With 63% of payroll jobs lost during the pandemic being held by under-25s, young people must have access to adequate training going forward.

As the Environment Bill is read in the House of Lords, Bishop Steven urges the government to set an example on climate change policy.

The Online Safety bill is a major step forward in preventing harm to children and vulnerable adults. But legislation is needed urgently.

The ethical complexity of new technologies can seem overwhelming. The Bishop of Oxford offers five key questions for keeping ethics at the centre of AI strategy.

Bishop Steven urges the government to consider implementing a Code of Practice for both Hate Crime and wider legal harms.

The Rt Revd Steven Croft’s speech in the House of Lords on Tackling Intergenerational Unfairness, from 25 January.

The Bishop of Oxford, the Rt Revd Steven Croft, spoke in the House of Lords during today’s Lords debate on the technological and lifestyle efforts to address climate change, and to meet the 2050 net-zero carbon emissions target

My Lords, I welcome this report and this vital debate. Never before in the scale of human history has there been such a wide and deep threat to our ecosystem or to human flourishing. Technology alone is not enough.

In his letter to the whole world in 2016, Pope Francis notes how “the earth herself, burdened and laid waste, is among the most abandoned and maltreated of our poor”.

Our response must be nothing less than an ecological conversion of every person and every part of society. Responding to the current emergency is the responsibility of every family, every workplace, every village, town and city, every company, and every public institution.

The earth is God’s gift as well as God’s creation. Human beings are far more than consumers: we are called to be just stewards of creation, to care for the poorest and the weakest. Human fulfilment lies not in escalating consumption but in meaningful rest and labour and learning to be content.

The Churches and faith communities must play our part and are beginning to do so. The Church of England’s General Synod is to debate the climate emergency next week. The Archbishop of Canterbury’s Lent book this year, Saying Yes to Life, focusses on the environmental crisis. It is supported by an extensive digital campaign – Live Lent – asking every Christian to review their lifestyle choices.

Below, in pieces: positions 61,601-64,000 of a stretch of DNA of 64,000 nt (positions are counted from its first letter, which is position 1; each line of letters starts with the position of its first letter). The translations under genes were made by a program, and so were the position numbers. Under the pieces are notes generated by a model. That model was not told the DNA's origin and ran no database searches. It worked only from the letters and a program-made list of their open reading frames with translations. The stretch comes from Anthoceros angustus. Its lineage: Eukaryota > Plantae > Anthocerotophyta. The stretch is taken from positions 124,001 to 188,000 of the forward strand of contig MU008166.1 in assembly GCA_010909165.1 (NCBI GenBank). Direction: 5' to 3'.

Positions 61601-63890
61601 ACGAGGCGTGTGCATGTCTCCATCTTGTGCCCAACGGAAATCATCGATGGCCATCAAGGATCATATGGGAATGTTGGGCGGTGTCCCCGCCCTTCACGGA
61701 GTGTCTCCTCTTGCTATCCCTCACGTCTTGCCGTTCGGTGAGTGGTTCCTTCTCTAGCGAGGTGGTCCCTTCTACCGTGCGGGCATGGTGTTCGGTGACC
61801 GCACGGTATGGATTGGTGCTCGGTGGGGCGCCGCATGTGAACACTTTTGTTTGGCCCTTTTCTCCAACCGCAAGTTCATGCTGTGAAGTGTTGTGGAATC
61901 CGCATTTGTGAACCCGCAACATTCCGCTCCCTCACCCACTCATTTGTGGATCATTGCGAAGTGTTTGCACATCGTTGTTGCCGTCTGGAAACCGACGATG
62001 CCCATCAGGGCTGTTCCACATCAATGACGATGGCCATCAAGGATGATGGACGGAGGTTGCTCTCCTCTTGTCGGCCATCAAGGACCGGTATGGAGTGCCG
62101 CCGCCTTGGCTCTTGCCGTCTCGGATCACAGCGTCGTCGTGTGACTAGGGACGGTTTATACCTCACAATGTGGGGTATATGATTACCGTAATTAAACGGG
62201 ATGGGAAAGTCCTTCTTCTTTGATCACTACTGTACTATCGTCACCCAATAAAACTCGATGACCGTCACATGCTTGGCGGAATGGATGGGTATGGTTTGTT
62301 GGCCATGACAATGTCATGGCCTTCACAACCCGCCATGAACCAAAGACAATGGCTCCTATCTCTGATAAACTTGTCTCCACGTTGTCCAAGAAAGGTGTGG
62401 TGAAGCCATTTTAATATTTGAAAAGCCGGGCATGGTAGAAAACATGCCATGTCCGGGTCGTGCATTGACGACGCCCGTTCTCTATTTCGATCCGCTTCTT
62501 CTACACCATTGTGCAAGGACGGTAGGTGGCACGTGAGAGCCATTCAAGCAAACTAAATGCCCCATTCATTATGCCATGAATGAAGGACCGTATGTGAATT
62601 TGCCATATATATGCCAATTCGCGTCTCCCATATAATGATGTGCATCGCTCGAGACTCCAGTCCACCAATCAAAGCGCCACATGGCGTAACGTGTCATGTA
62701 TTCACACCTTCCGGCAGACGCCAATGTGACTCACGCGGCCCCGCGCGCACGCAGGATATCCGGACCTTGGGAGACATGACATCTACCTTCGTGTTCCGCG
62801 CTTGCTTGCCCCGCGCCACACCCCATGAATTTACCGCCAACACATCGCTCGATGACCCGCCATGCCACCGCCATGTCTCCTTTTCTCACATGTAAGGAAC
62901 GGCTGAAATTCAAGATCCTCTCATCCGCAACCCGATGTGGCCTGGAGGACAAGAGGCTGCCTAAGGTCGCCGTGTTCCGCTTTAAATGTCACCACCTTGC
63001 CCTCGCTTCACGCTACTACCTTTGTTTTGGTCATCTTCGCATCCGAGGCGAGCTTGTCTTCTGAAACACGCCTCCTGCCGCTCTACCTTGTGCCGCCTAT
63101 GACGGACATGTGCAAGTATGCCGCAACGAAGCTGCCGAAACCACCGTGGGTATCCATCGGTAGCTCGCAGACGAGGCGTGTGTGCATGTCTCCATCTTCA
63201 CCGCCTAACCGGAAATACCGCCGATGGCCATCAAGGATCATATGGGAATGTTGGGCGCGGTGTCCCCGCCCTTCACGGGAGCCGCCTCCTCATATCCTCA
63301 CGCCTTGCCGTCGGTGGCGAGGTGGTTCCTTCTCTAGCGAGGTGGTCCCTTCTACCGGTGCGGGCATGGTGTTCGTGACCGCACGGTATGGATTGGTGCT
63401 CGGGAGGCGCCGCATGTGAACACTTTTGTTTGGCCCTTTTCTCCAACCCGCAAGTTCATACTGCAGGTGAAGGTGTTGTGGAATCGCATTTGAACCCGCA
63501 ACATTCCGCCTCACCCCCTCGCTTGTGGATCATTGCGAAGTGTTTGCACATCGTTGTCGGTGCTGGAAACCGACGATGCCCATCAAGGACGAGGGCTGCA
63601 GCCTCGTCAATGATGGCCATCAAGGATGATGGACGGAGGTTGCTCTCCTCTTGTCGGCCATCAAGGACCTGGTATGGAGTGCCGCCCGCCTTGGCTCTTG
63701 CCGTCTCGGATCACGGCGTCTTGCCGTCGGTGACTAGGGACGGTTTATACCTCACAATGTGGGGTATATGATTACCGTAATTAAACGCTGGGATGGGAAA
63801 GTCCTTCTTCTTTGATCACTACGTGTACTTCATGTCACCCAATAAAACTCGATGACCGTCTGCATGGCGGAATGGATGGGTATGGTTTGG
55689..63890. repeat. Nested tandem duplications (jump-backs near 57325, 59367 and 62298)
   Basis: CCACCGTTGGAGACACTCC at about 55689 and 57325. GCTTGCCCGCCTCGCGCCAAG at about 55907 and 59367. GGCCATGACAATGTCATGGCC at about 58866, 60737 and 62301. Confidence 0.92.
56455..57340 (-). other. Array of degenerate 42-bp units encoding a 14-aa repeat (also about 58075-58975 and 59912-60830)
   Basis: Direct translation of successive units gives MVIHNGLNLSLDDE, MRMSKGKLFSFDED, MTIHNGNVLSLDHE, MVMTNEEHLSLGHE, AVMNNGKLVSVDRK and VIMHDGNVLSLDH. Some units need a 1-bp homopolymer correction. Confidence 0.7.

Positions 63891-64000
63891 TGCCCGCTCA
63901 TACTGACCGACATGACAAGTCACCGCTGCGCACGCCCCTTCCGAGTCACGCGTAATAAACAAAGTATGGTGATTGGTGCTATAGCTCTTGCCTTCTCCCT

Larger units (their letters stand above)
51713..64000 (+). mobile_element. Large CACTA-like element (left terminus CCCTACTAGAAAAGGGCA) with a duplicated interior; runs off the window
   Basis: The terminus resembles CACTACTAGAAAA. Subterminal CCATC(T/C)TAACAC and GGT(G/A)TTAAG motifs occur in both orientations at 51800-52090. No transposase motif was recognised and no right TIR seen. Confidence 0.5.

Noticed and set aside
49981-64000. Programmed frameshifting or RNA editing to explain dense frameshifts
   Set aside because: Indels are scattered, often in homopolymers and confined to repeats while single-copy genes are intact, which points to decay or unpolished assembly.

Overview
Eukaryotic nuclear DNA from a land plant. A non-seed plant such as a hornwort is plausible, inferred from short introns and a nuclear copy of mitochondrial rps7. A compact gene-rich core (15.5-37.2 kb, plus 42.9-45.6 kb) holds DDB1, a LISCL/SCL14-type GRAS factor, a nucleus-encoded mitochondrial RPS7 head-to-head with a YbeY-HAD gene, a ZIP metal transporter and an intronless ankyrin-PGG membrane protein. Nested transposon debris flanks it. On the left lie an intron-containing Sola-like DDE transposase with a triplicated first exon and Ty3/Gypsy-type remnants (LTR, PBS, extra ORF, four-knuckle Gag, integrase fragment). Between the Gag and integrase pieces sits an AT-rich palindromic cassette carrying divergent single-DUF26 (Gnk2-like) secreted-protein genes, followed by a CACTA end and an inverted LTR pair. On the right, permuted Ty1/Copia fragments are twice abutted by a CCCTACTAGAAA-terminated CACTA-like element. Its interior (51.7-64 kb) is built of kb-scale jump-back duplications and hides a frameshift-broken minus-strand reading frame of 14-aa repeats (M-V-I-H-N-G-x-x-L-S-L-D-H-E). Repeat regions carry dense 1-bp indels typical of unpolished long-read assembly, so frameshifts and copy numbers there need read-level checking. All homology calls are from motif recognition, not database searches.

Many dioceses, including Oxford, are placing care for the earth at the top of our agenda for the coming years, recognising the distance we still have to travel. This means measuring and restricting our own carbon emissions, commending lifestyle changes, undertaking energy audits and campaigning for wider change. It means identifying challenging but achievable targets and the practical path to reach them. We need to hear the voice of government in policy detail and not just principle.

The Church Commissioners have led the Transition Pathway Initiative backed by investors representing over $16 trillion in assets under management and advice, increasingly drawing companies into line with net-zero targets. Our sister churches and faith communities are each taking similar initiatives. This summer, hundreds of bishops from across the world will gather for the Lambeth Conference, many from regions already deeply affected by ecological disasters: low rainfall, rising sea levels, fire, flood and hunger. A major theme of our gathering will be the global climate emergency and the response needed by every section of society.

I invite the government to provide clear and ambitious policy signals, as it has just done with petrol and diesel vehicles, and to invite every institution and organisation to engage in this great question of our day so that the leadership we offer to the COP summit is demonstrably grounded in the trinity of policy intervention, technology solutions and the changing lives of our entire population.

 

Steven Croft

Bishop Steven references the UK FIRES report ‘Absolute Zero’. UK Fires is a collaboration between the universities of Cambridge, Oxford, Nottingham, Bath and Imperial College London that is funded by EPSRC: The Engineering and Physical Sciences Research Council is the main funding body for engineering and physical sciences research in the UK. By investing and postgraduate training, we are building the knowledge and skills needed to address the scientific and technological challenges facing the nation.

Watch Bishop Steven speaking in the debate and follow Bishop Steven on Facebook